A New Member of the Family

How did you acclimate to a new member joining your family?

It’s not an easy transition, right? My family has recently expanded. No, not with another child, but with a pet. A nine month old cat from our local animal shelter. Our family has been talking about getting an animal for a while. The kids were hoping for a pet for Christmas, but there was just too much going on, and we told the kids not to expect one so they wouldn’t get their hopes up. Following the holidays we revisited the idea of getting a pet. My husband and I agreed there would probably never be an ideal time to get an animal (there’s always something that is going to be on), but if we wanted the kids to experience the joy and responsibility of raising an animal the time was now. So we got in the car and headed to the shelter with two very excited kids.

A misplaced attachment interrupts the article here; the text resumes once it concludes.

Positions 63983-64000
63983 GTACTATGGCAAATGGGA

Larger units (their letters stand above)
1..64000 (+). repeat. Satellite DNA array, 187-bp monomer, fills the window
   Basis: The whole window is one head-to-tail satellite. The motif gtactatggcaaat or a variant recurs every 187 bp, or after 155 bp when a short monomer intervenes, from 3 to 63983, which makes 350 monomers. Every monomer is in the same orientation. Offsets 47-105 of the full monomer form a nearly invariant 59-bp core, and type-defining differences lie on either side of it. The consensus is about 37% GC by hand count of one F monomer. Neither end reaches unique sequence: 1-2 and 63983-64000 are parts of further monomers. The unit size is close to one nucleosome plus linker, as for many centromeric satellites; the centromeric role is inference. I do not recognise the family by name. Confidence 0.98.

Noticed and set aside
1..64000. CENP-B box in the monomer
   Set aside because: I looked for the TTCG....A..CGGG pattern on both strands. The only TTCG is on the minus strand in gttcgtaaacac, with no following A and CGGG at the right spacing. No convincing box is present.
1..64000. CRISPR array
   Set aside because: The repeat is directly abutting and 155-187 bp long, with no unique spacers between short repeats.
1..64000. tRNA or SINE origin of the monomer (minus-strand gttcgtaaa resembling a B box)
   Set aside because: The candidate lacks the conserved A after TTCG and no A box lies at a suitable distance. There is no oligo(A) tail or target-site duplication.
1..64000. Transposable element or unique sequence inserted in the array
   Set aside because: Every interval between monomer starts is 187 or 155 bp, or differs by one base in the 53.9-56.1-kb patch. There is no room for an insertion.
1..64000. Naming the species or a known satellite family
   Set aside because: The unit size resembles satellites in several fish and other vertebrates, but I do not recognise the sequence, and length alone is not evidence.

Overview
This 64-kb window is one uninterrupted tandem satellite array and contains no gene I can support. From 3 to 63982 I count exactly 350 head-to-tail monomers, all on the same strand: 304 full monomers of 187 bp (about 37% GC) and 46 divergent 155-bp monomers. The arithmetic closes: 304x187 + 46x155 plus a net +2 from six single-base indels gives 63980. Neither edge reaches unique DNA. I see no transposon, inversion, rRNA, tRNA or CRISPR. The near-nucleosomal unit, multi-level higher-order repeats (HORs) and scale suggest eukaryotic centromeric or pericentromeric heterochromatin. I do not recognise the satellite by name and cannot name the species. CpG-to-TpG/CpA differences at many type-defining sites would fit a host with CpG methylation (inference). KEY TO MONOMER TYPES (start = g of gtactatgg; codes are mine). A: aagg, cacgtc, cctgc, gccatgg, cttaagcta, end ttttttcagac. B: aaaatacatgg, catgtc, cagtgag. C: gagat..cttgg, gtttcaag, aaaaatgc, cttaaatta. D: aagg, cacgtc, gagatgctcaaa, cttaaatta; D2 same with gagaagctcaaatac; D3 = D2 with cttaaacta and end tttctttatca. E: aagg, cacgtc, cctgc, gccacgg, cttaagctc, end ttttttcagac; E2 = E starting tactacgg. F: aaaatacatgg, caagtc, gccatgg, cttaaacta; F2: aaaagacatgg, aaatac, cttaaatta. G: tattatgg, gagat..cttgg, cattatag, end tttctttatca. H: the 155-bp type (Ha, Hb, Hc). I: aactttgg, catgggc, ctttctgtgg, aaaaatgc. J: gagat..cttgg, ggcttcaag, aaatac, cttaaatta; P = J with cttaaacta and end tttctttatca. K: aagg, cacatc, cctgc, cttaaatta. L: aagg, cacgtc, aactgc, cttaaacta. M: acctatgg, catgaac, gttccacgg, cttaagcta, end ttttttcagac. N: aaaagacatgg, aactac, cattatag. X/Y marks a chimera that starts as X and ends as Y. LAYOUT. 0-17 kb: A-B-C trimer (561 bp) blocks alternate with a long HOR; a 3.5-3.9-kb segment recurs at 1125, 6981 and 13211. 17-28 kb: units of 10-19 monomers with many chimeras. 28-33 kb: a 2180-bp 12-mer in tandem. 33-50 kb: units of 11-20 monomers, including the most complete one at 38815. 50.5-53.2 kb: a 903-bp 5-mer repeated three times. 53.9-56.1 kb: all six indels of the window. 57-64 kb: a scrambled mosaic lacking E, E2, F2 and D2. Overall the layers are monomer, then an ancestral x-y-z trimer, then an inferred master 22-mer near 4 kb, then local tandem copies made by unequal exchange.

I should have known when we walked into the shelter that we would be walking out with a pet, but foolishly thought we’d just look and have time to continue to prepare before bringing one home.  The kids saw the cat, everyone thought the cat was a good fit, so the cat got a new home…with us. My husband and I both grew up with pets. Our respective pets lived mainly outdoors. Living in a high traffic area with cold and damp weather, our cat will be an indoor pet so we needed to quickly prepare for our new arrival. Conveniently, there was an pet store practically next door just waiting for folks like us to come on in. 🙂 We grabbed everything we thought we would need, headed back to the shelter, got our cat and headed home. We scrambled to get prepared, but running over to a pet store and stocking up on supplies might get you physically prepared, but not mentally prepared. If the cat had come in, liked where the food and water was, found an easy place to sleep, etc. it would have been wonderful. But like any new member of the family, there was going to be an adjustment period. We were ready for starting the cat off in a small space (thanks to the shelter’s guidance). We weren’t ready for the cat’s near constant meowing once it was in our house, or for the cat to reject the kitty litter and go outside the box (yep, got to experience that on day one), my husband and I learned that while we knew a lot about raising animals, we still have more to learn.